Tip

Domain cached logons: no warning or notification

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When using Windows NT 4.0, if a domain controller could not be contacted at the time your system was logging on, you were given the warning: "A domain controller for your domain could not be contacted. You have been logged on using cached account information. Changes to your profile since you last logged on may not be available."

If you had previously logged onto that system with a domain account, Windows NT would log you on the system using that domain account's locally stored profile, or cached credentials, to allow you access to the system. This is important to know because most network resources require you to be authenticated with a domain controller in order to access them. And if you are logged on using cached credentials, then you will be denied access to them. This warning has been disabled by default in Windows 2000 but can be re-enabled by performing the following:

  1. Start the registry editor (Regedit.exe).
  2. Move to HKEY_LOCAL_MACHINE\SOFTWARE\Microsoft\Windows NT\CurrentVersion\Winlogon.
  3. From the Edit menu select New - String Value.
  4. Enter a name of ReportControllerMissing and press Enter.
  5. Double click the new value and set to TRUE (must be uppercase). Click OK.

Now for each user who you wish to have controller missing message displayed perform the following:

  1. Start

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  1. the registry editor (Regedit.exe).
  2. Move to HKEY_CURRENT_USER\Software\Microsoft\Windows NT\CurrentVersion\Winlogon.
  3. From the Edit menu, select New - DWORD Value.
  4. Enter a name of ReportDC and press Enter.
  5. Double click the new value and set to 1. Click OK.

You may want to automate this via a logon script or via a policy template. This warning was probably removed by default since most users would not understand the warning and they would just ignored it, so be selective about re-enabling.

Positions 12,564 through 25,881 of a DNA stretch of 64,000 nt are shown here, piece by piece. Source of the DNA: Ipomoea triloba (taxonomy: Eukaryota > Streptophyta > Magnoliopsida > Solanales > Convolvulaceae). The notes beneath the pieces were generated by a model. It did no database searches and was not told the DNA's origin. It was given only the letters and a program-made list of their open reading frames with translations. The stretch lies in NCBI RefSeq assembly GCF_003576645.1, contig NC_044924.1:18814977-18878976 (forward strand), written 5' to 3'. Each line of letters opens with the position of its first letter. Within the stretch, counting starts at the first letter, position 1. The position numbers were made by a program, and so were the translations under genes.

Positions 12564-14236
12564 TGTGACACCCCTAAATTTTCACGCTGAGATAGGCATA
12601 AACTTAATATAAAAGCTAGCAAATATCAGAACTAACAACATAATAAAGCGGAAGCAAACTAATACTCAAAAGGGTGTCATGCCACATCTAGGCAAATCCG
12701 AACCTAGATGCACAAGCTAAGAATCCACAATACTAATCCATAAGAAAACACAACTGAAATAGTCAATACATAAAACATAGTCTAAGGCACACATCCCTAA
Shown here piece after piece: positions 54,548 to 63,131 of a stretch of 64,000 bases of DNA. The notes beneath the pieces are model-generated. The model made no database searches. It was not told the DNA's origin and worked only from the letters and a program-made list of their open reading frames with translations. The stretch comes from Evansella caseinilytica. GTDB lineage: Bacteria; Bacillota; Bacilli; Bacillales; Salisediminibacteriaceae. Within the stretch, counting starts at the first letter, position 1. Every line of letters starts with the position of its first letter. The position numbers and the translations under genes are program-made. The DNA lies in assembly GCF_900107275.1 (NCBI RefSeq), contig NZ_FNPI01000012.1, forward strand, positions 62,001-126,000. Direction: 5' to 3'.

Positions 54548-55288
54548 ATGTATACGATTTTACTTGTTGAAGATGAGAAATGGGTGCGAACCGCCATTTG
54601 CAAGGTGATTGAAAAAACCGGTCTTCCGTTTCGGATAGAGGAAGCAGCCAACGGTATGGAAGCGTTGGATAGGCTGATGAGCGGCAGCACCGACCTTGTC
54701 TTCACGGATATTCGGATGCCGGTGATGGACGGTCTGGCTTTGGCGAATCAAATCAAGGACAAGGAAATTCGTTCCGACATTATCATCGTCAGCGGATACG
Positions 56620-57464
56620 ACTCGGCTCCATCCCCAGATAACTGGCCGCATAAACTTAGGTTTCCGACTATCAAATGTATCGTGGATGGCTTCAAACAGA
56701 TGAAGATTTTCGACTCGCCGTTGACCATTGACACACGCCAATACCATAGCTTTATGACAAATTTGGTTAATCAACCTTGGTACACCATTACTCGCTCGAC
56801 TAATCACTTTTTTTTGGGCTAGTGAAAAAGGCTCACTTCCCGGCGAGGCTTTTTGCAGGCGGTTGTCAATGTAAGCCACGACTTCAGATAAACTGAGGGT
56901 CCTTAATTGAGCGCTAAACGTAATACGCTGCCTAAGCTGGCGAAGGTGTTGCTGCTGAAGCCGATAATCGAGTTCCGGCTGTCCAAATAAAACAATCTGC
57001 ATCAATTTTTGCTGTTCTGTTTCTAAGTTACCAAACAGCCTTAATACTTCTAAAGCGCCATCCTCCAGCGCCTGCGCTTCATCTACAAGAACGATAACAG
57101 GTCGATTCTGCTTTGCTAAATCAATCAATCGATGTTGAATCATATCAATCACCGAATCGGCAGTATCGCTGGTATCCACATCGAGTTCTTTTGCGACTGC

If you find yourself seemingly logged onto the domain, yet cannot access network resources then you may be logged on using cached credentials. To verify this, open a command prompt and type: set. The output displays something similar to the text below.

After typing the SET command at a command prompt, find LOGONSERVER in the output that the SET command displayed. If LOGONSERVER is set to the name of your computer, you have been logged on using cached credentials. If LOGONSERVER is set to the name of a domain controller, you have been logged on to the domain:

C:\WINNT\SYSTEM32>set

ALLUSERSPROFILE=C:\Documents and Settings\All Users
APPDATA=C:\Documents and Settings\(username)\Application Data
AVENGINE=C:\PROGRA~1\COMPUT~1\SCANEN~1
CommonProgramFiles=C:\Program Files\Common Files
COMPUTERNAME=(pc-name)
ComSpec=C:\WINNT\system32\cmd.exe
HOMEDRIVE=H:
HOMEPATH=\
HOMESHARE=\\Server1\Share1
INOCULAN=C:\Inoculan
Isuser=C:\DOCUME~1\(username)\LOCALS~1\Temp\{0F86FD09}\isuser.dll
LOGONSERVER=\\(domain controller or local pc)   
NUMBER_OF_PROCESSORS=1
OS=Windows_NT
Os2LibPath=C:\WINNT\system32\os2\dll;
Path=C:\WINNT\system32;C:\WINNT;C:\WINNT\System32\Wbem;C:\DMI\bin;
PATHEXT=.COM;.EXE;.BAT;.CMD;.VBS;.VBE;.JS;.JSE;.WSF;.WSH
PROCESSOR_ARCHITECTURE=x86
PROCESSOR_IDENTIFIER=x86 Family 6 Model 8 Stepping 6, GenuineIntel
PROCESSOR_LEVEL=6
PROCESSOR_REVISION=0806
ProgramFiles=C:\Program Files
PROMPT=$P$G
SystemDrive=C:
SystemRoot=C:\WINNT
TEMP=C:\DOCUME~1\(username)\LOCALS~1\Temp
TMP=C:\DOCUME~1\(username)\LOCALS~1\Temp
USERDNSDOMAIN=Domain.COM
USERDOMAIN=Domain
USERNAME=(username)
USERPROFILE=C:\Documents and Settings\(username)
WIN32DMIPATH=C:\DMI\
windir=C:\WINNT

This was first published in July 2003

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